Learning from Experience

Perspectives on Poverty Reduction Strategies from Four Developing Countries

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Learning from Experience explores how the Poverty Reduction Strategy Initiative (PRSI) process is working, as seen from the perspective of four recipient countries. This initiative of the World Bank and IMF was introduced in 1999, with the aim of making aid more effective. It has been implemented in over forty low-income countries. Support for it from international institutions, donors and others, has ranged from enthusiastic to hostile.

The four country studies in this volume, from Tanzania, Ghana, Malawi and Bangladesh, consider the PRSI process under six headings: design of the strategy; the extent of country ownership and how to strengthen it; implementation; accountability; alignment of development partner support; and improving donor practices and procedures and cutting transactions costs.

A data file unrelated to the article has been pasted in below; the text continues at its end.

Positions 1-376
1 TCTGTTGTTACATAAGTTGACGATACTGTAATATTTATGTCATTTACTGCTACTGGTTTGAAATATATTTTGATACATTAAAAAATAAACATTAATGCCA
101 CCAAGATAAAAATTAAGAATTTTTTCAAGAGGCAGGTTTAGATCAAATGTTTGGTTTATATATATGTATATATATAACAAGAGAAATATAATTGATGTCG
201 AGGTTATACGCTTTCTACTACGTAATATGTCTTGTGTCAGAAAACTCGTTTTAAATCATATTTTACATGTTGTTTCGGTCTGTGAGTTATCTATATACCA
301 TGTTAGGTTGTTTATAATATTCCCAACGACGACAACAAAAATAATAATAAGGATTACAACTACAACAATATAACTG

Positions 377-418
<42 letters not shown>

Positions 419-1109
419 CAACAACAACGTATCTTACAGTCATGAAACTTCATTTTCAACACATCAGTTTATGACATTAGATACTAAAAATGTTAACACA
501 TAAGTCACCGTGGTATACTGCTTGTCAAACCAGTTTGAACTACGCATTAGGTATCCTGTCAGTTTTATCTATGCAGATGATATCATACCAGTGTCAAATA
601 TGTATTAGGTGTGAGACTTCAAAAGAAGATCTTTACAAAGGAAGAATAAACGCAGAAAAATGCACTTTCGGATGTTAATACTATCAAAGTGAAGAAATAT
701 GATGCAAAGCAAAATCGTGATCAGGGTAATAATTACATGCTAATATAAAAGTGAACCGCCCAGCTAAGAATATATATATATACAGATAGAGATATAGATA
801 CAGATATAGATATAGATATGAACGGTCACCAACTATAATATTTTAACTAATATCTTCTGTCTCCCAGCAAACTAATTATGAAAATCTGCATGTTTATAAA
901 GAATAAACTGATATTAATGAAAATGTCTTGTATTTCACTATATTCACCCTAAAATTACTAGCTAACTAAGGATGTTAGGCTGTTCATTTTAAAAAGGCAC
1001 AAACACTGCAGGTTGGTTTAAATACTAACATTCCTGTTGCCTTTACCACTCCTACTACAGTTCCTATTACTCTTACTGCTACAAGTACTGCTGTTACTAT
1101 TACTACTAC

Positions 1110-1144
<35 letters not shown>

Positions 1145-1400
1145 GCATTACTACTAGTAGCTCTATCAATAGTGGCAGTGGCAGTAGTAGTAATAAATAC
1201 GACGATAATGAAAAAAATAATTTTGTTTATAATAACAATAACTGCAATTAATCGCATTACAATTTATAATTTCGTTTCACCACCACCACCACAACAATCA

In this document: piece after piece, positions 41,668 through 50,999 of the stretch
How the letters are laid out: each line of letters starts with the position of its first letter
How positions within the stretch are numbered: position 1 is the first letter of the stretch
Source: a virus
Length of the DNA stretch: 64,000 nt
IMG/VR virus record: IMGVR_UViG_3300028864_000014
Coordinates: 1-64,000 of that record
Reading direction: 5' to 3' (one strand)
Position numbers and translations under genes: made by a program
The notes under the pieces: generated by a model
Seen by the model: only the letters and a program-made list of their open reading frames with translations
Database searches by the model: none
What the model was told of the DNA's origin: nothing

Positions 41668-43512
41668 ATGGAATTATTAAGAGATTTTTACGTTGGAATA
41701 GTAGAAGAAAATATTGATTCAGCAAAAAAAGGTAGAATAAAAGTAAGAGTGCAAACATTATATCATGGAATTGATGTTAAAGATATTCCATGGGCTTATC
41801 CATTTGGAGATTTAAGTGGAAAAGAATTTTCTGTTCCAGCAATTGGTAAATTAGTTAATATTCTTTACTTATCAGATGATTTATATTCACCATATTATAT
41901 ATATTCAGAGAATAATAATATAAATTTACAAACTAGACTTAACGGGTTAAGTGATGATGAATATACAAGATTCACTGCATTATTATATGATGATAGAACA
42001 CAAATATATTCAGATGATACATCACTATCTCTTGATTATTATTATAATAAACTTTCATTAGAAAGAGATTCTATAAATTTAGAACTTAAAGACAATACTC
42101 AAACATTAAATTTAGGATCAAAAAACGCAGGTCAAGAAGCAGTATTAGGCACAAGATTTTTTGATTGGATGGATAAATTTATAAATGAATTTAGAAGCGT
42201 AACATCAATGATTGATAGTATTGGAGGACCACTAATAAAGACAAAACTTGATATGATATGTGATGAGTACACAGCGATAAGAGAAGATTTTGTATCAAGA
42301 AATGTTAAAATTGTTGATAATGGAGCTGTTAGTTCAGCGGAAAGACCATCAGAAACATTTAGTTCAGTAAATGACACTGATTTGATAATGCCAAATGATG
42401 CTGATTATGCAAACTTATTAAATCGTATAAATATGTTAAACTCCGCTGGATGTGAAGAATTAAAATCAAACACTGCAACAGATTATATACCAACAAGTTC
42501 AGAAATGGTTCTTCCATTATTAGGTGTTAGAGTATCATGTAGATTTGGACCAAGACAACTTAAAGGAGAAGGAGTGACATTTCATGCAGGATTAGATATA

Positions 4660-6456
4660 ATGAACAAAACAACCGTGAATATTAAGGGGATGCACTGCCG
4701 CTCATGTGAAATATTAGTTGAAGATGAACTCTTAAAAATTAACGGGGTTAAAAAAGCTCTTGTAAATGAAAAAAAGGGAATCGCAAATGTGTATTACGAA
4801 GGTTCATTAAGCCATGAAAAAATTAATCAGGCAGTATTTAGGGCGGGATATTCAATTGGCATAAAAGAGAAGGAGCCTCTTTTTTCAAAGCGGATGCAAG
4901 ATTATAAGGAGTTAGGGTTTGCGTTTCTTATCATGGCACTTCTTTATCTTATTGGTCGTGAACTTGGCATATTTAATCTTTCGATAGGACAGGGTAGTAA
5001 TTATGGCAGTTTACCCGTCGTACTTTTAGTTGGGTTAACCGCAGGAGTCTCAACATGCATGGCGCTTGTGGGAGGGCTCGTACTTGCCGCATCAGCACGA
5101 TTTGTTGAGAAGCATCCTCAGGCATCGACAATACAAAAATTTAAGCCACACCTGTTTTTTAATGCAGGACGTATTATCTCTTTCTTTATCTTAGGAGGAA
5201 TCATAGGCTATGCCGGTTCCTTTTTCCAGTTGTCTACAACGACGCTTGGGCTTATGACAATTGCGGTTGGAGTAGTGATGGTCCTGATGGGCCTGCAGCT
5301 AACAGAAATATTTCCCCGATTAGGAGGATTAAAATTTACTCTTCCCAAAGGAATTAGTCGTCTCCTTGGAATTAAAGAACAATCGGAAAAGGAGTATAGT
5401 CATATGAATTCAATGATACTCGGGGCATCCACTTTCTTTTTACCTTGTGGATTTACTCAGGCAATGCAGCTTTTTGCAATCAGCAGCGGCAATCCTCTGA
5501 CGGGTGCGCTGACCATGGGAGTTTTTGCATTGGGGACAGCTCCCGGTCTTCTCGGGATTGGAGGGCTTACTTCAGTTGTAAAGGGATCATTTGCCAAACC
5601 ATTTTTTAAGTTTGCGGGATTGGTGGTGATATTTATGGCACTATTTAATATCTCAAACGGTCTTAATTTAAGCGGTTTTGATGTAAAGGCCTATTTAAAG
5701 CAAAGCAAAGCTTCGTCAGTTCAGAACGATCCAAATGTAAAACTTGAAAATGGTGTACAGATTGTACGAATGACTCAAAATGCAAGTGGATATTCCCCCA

Learning from Experience presents the effects of the PRSI process as they are experienced from recipient countries themselves, and will help international and national economic planners improve the way in which future Poverty Reduction Strategy plans are developed and implemented.




One of the key strengths of the Commonwealth is to bring together a diverse regional and cultural perspective on challenges that the membership is facing. This allows the sharing of lessons between nations and – where necessary – the promotion of change internationally. There is no greater or more important challenge facing either individual countries or the international community than reducing and eventually eliminating absolute poverty. This book is about the experience of four Commonwealth countries in the mechanics of meeting that challenge.


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